ICD-9 Diagnosis Code 210.5

Benign neoplasm tonsil

Diagnosis Code 210.5

ICD-9: 210.5
Short Description: Benign neoplasm tonsil
Long Description: Benign neoplasm of tonsil
This is the 2014 version of the ICD-9-CM diagnosis code 210.5

Code Classification
  • Neoplasms (140–239)
    • Benign neoplasms (210-229)
      • 210 Benign neoplasm of lip, oral cavity, and pharynx

Information for Medical Professionals

Convert to ICD-10 Additional informationCallout TooltipGeneral Equivalence Map
The ICD-10 and ICD-9 GEMs are used to facilitate linking between the diagnosis codes in ICD-9-CM and the new ICD-10-CM code set. The GEMs are the raw material from which providers, health information vendors and payers can derive specific applied mappings to meet their needs.
  • D10.4 - Benign neoplasm of tonsil

Index of Diseases and Injuries
References found for the code 210.5 in the Index of Diseases and Injuries:

      • tonsil�������������������������������������������������� 146.0��� 198.89��� 230.0����� 210.5����� 235.1����� 239.0
        • fauces, faucial������������������������������ 146.0��� 198.89��� 230.0����� 210.5����� 235.1����� 239.0
        • lingual������������������������������������������ 141.6��� 198.89��� 230.0����� 210.1����� 235.1����� 239.0
        • palatine���������������������������������������� 146.0��� 198.89��� 230.0����� 210.5����� 235.1����� 239.0
        • pharyngeal����������������������������������� 147.1��� 198.89��� 230.0����� 210.7����� 235.1����� 239.0
        • pillar (anterior) (posterior)�������������� 146.2��� 198.89��� 230.0����� 210.6����� 235.1����� 239.0

Information for Patients

Benign Tumors

Also called: Benign cancer, Benign neoplasms, Noncancerous tumors

Tumors are abnormal growths in your body. They are made up of extra cells. Normally, cells grow and divide to form new cells as your body needs them. When cells grow old, they die, and new cells take their place. Sometimes, this process goes wrong. New cells form when your body does not need them, and old cells do not die when they should. When these extra cells form a mass, it is called a tumor.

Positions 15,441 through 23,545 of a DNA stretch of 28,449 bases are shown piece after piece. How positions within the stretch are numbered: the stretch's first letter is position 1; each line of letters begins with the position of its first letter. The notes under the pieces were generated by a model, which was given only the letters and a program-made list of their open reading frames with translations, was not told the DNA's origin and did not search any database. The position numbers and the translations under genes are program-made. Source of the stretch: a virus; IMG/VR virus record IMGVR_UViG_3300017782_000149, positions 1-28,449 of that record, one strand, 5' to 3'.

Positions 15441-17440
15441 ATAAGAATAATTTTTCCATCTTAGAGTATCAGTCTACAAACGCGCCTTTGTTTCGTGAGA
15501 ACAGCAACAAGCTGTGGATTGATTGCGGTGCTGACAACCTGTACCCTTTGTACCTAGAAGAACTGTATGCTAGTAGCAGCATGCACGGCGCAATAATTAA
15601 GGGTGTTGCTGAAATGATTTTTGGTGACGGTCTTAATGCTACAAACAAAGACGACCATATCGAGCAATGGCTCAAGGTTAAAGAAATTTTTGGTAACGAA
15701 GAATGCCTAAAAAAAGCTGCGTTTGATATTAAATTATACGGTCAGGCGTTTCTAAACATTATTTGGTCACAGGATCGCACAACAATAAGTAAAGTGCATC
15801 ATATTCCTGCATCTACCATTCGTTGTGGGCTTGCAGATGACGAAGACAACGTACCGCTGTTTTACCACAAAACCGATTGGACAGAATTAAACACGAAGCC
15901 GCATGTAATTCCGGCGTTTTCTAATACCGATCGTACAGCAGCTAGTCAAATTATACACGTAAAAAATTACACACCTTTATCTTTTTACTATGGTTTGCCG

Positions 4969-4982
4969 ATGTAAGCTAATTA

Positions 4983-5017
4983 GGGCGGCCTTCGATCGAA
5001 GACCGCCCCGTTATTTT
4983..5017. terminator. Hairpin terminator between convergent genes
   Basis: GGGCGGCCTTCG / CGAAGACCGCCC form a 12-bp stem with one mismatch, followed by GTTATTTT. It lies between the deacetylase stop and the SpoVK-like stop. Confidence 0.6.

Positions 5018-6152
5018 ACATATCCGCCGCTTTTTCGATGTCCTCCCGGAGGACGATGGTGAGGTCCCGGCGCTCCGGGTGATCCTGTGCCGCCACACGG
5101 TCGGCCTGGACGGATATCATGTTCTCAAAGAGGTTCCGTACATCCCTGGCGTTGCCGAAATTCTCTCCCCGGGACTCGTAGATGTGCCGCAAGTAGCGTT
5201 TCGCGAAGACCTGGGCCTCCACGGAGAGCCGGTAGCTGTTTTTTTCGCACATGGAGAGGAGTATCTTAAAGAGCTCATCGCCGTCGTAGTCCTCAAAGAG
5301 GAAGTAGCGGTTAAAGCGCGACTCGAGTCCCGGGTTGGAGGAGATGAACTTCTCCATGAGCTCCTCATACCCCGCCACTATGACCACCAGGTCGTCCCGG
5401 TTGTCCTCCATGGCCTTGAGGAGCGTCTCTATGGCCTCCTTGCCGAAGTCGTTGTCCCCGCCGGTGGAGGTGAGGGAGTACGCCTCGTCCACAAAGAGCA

Tumors can be either benign or malignant. Benign tumors aren't cancer. Malignant ones are. Benign tumors grow only in one place. They cannot spread or invade other parts of your body. Even so, they can be dangerous if they press on vital organs, such as your brain.

Treatment often involves surgery. Benign tumors usually don't grow back.

NIH: National Cancer Institute

  • Biopsy - polyps
  • Cherry angioma

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Tonsils and Adenoids

Your tonsils and adenoids are part of your lymphatic system. Your tonsils are in the back of your throat. Your adenoids are higher up, behind your nose. Both help protect you from infection by trapping germs coming in through your mouth and nose.

Sometimes your tonsils and adenoids become infected. Tonsillitis makes your tonsils sore and swollen and causes a sore throat. Enlarged adenoids can be sore, make it hard to breathe and cause ear problems.

The first treatment for infected tonsils and adenoids is antibiotics. If you have frequent infections or trouble breathing, you may need surgery. Surgery to remove the tonsils is tonsillectomy. Surgery to remove adenoids is adenoidectomy.

  • Adenoid removal
  • Enlarged adenoids
  • Peritonsillar abscess
  • Tonsil and adenoid removal - discharge
  • Tonsillectomy
  • Tonsillitis

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